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The Apple's Journey

The apple has traveled widely, moving along the Silk Road, the Guardian reports.

Researchers from the US and China sequenced 117 apple accessions from 24 species, including cultivated and wild apples. As they report in Nature Communications this week, the researchers found that cultivated apples likely descend from the Malus sieversii of Kazakhstan, though underwent interbreeding with M. sylvestris, the European crabapple.

In particular, the researchers estimate that cultivated apples are some 46 percent M. sieversii from Kazakhstan, 21 percent European crabapple, and 33 percent unknown, according to the Guardian. They note that the Kazakhstan apples likely gave the cultivated ones their size, while crabapples contributed to their taste.

They add that the Kazakhstan apples also travel eastward to China, contributing to dessert apples.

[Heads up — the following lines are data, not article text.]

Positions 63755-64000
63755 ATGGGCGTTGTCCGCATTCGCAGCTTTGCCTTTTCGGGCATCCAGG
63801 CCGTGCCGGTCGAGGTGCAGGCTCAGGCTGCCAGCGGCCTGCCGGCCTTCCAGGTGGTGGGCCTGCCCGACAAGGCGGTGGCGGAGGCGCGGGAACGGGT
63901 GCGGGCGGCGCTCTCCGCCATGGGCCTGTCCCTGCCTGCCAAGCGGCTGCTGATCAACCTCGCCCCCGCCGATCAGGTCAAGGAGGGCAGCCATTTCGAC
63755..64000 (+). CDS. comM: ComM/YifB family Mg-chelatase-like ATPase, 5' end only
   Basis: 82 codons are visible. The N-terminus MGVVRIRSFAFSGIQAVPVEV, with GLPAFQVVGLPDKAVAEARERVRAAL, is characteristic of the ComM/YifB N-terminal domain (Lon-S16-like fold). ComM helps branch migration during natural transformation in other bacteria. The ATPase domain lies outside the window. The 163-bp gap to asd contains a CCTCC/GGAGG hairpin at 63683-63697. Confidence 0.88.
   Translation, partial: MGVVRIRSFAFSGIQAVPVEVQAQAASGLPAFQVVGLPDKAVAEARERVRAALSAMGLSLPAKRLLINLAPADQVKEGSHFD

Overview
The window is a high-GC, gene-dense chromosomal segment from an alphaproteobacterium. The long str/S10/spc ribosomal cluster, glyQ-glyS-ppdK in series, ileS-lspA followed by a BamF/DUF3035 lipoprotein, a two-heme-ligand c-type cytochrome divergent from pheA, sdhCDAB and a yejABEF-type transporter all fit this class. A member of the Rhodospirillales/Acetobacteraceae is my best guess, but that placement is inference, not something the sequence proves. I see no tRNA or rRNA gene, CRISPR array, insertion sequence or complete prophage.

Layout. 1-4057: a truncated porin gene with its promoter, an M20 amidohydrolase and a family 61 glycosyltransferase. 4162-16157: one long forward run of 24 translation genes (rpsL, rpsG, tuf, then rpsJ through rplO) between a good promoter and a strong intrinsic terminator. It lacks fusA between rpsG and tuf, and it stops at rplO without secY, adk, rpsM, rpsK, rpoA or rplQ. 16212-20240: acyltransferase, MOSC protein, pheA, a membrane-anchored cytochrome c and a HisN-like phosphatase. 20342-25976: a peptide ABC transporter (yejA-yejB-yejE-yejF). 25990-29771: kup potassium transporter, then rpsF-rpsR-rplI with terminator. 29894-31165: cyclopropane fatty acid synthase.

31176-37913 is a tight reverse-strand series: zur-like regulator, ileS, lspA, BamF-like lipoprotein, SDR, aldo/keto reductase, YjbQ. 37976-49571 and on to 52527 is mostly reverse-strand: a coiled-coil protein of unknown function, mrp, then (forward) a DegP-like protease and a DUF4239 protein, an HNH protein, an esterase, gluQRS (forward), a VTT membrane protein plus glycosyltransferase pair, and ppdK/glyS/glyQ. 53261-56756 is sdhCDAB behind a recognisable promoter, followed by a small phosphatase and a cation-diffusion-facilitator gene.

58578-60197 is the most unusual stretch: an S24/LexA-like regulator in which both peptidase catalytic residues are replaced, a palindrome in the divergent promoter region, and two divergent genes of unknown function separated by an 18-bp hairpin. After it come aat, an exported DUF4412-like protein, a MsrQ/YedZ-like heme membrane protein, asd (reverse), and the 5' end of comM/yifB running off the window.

"The traders go across the Eurasian continent both ways," co-author Yang Bai from Cornell University tells the Guardian. "They spread those ancestral seeds along their way."

The researchers point out that M. sieversii also grows in the Xinjiang region of China, though their analysis indicates that those apples didn't contribute to domestication. "Those apples are not getting involved in any of the domestic apples – they are a lost jewel hidden there in the Xinjiang area," Bai adds.

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